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Cinema

Resigned to Their Fates.


I know it’s becoming a habit ’round here to kick off movie reviews by apologizing for their lateness. But — sorry, y’all — this one’s running a few weeks behind also. (Suffice to say, work’s been busy of late, and will likely remain so until election day.) Nonetheless, since I’ve now got five recently-seen movies kicking around in the to-be-reviewed hopper…

I haven’t read the original novel — which was chosen as one of TIME’s top 100 books of (most of) the 20th century — but I’m guessing that Mark Romanek’s adaptation of Kazuo Ishigoro’s Never Let Me Go is probably pretty faithful to its source material. A sparing, muted, and low-key affair throughout, this is basically a Merchant Ivory science-fiction film, and, much like the butler in Ishigoro’s The Remains of the Day, the movie is a model of delicate — some might even say pained — restraint. That, ultimately, is its strength and its weakness.

To be honest, I found Never Let Me Go rather slow-moving for its first two-thirds, and I have some issues with the basic storytelling here — Much like Cormac McCarthy’s The Road, I suspect the book may just be “top-shelf” sci-fi for artsy lit-crit types who think regular genre sci-fi is for dweebs. (I could very well be wrong, of course — Like I said, I haven’t read it.) Still, I wouldn’t go far as to call it haunting, but Romanek’s film has burbled back into mind several times in the weeks since I saw it (and not just because I’ve already seen Carey Mulligan and Andrew Garfield in separate outings since.)

Set in an alternate England not too dissimilar in dystopic drabness from the one in Alfonso Cuaron’s Children of Men, Never Let Me Go begins amid the halls and fields of Hailsham, a country boarding school headed by the always-striking presence of Charlotte Rampling (recently of Life during Wartime.) The name of the school, like Rampling’s character, is reminiscent of Miss Havisham of Great Expectations, and there’s certainly a Dickensian feel to this first third of the story, where events are set in motion that will redound over the course of our protagonists’ lifetimes. (I’m probably overthinking things, tho’. Hailsham is also just the name of the town.)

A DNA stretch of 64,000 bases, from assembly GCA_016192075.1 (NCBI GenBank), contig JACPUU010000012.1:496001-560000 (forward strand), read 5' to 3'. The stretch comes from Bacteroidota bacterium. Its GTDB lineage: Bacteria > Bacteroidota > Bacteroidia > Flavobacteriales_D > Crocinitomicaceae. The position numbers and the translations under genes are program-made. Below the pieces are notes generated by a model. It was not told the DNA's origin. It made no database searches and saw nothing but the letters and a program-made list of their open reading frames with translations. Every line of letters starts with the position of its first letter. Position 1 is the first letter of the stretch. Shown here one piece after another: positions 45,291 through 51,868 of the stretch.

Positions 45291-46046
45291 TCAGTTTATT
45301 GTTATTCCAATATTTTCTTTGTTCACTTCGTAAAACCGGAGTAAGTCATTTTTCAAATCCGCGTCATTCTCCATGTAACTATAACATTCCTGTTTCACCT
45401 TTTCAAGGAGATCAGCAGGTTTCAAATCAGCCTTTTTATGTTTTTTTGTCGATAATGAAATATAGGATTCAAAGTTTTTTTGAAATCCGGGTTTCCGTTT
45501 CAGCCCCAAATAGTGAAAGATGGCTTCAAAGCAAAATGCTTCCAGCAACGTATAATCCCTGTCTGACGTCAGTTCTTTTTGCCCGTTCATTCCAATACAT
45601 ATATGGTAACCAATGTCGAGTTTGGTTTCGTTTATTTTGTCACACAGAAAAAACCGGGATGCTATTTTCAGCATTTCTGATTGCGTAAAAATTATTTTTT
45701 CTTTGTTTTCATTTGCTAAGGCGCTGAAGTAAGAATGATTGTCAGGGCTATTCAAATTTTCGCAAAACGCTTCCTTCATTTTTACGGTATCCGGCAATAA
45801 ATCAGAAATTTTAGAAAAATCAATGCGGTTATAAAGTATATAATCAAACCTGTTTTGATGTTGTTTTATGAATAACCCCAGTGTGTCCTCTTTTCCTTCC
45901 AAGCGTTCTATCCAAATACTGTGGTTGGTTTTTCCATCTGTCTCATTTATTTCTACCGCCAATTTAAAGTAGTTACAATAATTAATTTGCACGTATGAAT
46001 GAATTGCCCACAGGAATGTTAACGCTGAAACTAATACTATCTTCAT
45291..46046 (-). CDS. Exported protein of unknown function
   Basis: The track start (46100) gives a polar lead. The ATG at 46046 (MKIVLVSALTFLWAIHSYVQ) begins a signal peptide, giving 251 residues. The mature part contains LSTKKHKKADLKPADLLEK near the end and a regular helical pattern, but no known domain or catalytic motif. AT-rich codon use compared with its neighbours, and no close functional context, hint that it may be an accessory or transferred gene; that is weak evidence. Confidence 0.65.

In any case, although possessing none of the colorful antics or magickal je-ne-sais-quoi of Hogwarts, Hailsham too is a school for very special children. Here, a young girl named Kathy (Isobel Meikle-Small), her friend and rival Ruth (Ella Purnell), and Tommy (Charlie Rowe), the strange, vaguely feral lad they both take a shining to, come of age. Wearing wrist monitors wherever they go and deeply fearful of leaving the school grounds, the children are nonetheless heavily trained in the etiquette of the outside world. They are also encouraged to create art — art which is closely monitored by the powers-that-be. But for what, exactly? What is going on with these kids? Only when one of the younger teachers (Sally Hawkins) experiences a twinge of conscience over her students are we clued in to the real goings-on.